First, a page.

To establish if FOXP3 is expressed in CRC, and to explore if it has any correlation with patient outcome, we carried out immunohistochemistry (IHC) on CRC and colorectal cancer liver metastasis (CRCLM) tissues. FOXP3 immunostaining was seen in CRC and CRCLM cells (Figure 1). FOXP3 expression showed diffuse staining in both the cytoplasm and the nucleus. Statistically, in comparison with normal adjacent tissues, elevated FOXP3 was significantly expressed in cancerous tissues and metastatic liver tissues (P<0.001). DEGs analysis was performed in TCGA-COAD and TCGA-READ to confirm this finding. Figure 2 gives the verification results that FOXP3 is highly expressed in cancer than normal adjacent tissues in the TCGA cohort (P<0.05).
Ectopic expression of FOXP3 facilitates proliferation and migration of CRC cells in vitro and in vivo
To measure the role of ectopic expression of FOXP3 on cancer cells, FOXP3 lentivirus was transfected into CRC cell lines (RKO and HT-29), and Western blot was carried out to validate FOXP3 expression (Figure 3A). We found that overexpression of FOXP3 promotes cell growth in vitro (Figure 3B). Besides, elevated expression of FOXP3 significantly increases cell viability in the invasion and migration of RKO cells (Figure 3C,D,E,F).
Because cell growth is promoted by FOXP3 in vitro, we next the contribution of FOXP3 in CRC cell growth in vivo. After 18 days of inoculation, the average tumor volume in the overexpression FOXP3-infected group was observed to be 2.6-fold more extensive than that of control group. The tumors of the RKO-FOXP3 and RKO-Control groups of nude mice are shown in Figure 4A and B. Overall, these results illustrated that FOXP3 performs distinct oncogene functions in CRC.
Weighted gene co-expression network analysis of differential genes
Since FOXP3 displays metastasis-related properties, including cell proliferation and migration in CRC, we intended to find a series of combined action genes that promote liver metastasis from a whole transcriptome perspective.
WGCNA was exploited to conduct closely co-expressed high-variant genes (HVGs) into co-expression gene sets. A total of 8,844 HVGs were regarded as the candidate genes and clustered by average linkage hierarchical clustering analysis by transforming adjacency matrix into TOM, and each network module was set with a minimum of 30 genes based on Dynamic Tree Cut standard (Figure 5A,B). Twelve new modules were generated from the calculated eigengenes of each module (Figure 5C). The genes unable to be clustered into other modules were clustered into the gray modules.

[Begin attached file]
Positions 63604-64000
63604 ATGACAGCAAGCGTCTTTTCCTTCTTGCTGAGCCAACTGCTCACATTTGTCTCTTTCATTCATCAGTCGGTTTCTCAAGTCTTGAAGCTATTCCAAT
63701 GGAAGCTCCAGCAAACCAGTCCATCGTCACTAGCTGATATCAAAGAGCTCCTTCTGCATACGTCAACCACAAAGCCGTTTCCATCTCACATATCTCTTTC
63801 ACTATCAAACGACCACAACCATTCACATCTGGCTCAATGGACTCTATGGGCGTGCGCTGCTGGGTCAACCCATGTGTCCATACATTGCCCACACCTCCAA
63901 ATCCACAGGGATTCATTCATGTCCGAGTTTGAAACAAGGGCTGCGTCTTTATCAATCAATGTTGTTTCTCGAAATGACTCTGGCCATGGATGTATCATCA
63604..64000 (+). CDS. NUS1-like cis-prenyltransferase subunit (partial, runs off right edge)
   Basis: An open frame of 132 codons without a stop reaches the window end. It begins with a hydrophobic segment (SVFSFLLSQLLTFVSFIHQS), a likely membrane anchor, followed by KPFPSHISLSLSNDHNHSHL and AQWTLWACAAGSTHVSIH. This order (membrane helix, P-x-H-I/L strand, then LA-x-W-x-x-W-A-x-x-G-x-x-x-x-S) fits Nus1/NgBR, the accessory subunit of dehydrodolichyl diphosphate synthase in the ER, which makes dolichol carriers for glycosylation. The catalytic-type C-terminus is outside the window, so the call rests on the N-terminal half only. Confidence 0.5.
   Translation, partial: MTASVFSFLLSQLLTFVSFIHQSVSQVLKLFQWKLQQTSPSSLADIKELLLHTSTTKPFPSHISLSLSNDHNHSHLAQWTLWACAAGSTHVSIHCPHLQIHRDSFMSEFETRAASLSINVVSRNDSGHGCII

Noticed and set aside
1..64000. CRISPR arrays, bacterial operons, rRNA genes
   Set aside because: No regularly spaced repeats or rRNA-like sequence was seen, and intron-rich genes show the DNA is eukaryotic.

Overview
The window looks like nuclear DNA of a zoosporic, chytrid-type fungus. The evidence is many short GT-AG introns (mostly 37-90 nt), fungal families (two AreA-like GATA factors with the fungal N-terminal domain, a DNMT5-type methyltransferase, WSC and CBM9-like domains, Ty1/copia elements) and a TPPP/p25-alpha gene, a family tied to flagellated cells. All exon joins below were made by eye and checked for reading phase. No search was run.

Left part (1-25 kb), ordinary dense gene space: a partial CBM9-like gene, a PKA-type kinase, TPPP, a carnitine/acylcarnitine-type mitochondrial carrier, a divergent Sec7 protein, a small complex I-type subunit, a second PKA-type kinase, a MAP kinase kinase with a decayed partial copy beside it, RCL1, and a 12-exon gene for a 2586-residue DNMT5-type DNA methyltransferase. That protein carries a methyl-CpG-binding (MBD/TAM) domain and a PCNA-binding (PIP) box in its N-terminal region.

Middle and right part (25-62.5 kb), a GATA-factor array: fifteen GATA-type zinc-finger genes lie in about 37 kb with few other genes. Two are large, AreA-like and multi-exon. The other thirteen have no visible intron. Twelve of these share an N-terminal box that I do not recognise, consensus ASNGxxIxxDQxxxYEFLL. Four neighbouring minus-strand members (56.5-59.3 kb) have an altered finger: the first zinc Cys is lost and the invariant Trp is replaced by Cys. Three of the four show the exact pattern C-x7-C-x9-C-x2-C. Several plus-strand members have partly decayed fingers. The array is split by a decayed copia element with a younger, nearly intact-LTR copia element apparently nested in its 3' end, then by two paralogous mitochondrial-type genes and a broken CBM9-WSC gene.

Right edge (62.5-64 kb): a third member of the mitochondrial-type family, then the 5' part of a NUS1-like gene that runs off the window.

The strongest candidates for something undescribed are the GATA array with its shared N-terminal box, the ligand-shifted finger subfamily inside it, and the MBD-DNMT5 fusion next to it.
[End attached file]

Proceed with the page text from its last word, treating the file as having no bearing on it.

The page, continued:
Pearson’s correlation coefficient measured the relationship between each element and the clinical traits (Figure 5D). Genes in yellow, black, brown, magenta, green, blue, and red modules were related to healthy tissues, while genes in green, yellow, purple, pink, and turquoise modules were related to colorectal carcinoma tissues. Meanwhile, the black module was significantly related to the liver metastasis characteristic. Genes included FOXP3 in the black modules are listed in Table S2.
We conducted a KEGG pathway enrichment analysis to reveal the general functional features of the liver metastasis-associated gene set. Notably, pathway enriches in the process of promoting tumorigenicity, including cell cycle, DNA replication, cell adhesion molecules (CAMs), and chemokine signaling pathway (17,18) (Figure 6).
Ectopic expression of FOXP3 activates Wnt/β-catenin pathway in CRC cells
MMP9, Cyclin D1, c-Myc were co-expressed in the black module, which was correlated with CRCLM in transcriptome analysis, and were marker genes in Wnt/β-catenin signaling (19). We further examined the expression of c-Myc and Cyclin D1. Both qPCR (Figure 7A) and Western blot (Figure 7B) revealed the expression of c-Myc and Cylin D1 to be elevated when FOXP3 was ectopically expressed, which indicated that FOXP3 overexpression stimulates the Wnt/β-catenin pathway in CRC cells.
FOXP3 upregulated MMP9 expression through methylthioadenosine (MTA) cycle to modulate colorectal carcinoma metastases
Metastatic colonization formation has been seen to be a significant rate-limiting step during metastatic liver growth (20). This selective pressure may be due in part to the hypoxic microenvironment as well as substantial metabolic activity (21). Therefore, we conducted metabolomics to perform the effect of FOXP3 on tumor metabolism.
Many methionine-related elements of metabolism are linked to cancer. The methionine cycle sees the conversion of methionine to the universal methyl donor SAM, which is converted to S-adenosyl-homocysteine (SAH) after the donation of its methyl group. Through non-target metabolomics analysis, we found that SAM was significantly increased in the siFOXP3 group (Figure 8A). One role methionine plays in controlling cancer-associated phenotypes is mediating gene expression through epigenetic mechanisms. These results suggest that over the SAM cycle, FOXP3 promotes liver metastasis in CRC.